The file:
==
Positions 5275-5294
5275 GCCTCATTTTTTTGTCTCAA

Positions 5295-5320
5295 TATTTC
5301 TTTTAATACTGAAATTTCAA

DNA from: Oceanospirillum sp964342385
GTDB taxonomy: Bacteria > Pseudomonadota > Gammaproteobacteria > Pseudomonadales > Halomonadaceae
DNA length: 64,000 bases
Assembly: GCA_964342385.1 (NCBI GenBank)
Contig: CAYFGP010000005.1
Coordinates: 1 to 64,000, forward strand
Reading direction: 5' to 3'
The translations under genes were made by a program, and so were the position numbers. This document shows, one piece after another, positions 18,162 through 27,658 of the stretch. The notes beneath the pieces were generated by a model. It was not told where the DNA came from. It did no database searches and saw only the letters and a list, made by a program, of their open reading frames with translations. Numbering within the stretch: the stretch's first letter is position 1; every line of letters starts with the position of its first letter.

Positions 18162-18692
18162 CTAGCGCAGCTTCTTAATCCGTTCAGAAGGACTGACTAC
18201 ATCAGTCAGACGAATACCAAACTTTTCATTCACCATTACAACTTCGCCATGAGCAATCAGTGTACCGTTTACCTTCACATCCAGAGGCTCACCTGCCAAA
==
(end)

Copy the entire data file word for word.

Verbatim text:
Positions 5275-5294
5275 GCCTCATTTTTTTGTCTCAA

Positions 5295-5320
5295 TATTTC
5301 TTTTAATACTGAAATTTCAA

DNA from: Oceanospirillum sp964342385
GTDB taxonomy: Bacteria > Pseudomonadota > Gammaproteobacteria > Pseudomonadales > Halomonadaceae
DNA length: 64,000 bases
Assembly: GCA_964342385.1 (NCBI GenBank)
Contig: CAYFGP010000005.1
Coordinates: 1 to 64,000, forward strand
Reading direction: 5' to 3'
The translations under genes were made by a program, and so were the position numbers. This document shows, one piece after another, positions 18,162 through 27,658 of the stretch. The notes beneath the pieces were generated by a model. It was not told where the DNA came from. It did no database searches and saw only the letters and a list, made by a program, of their open reading frames with translations. Numbering within the stretch: the stretch's first letter is position 1; every line of letters starts with the position of its first letter.

Positions 18162-18692
18162 CTAGCGCAGCTTCTTAATCCGTTCAGAAGGACTGACTAC
18201 ATCAGTCAGACGAATACCAAACTTTTCATTCACCATTACAACTTCGCCATGAGCAATCAGTGTACCGTTTACCTTCACATCCAGAGGCTCACCTGCCAAA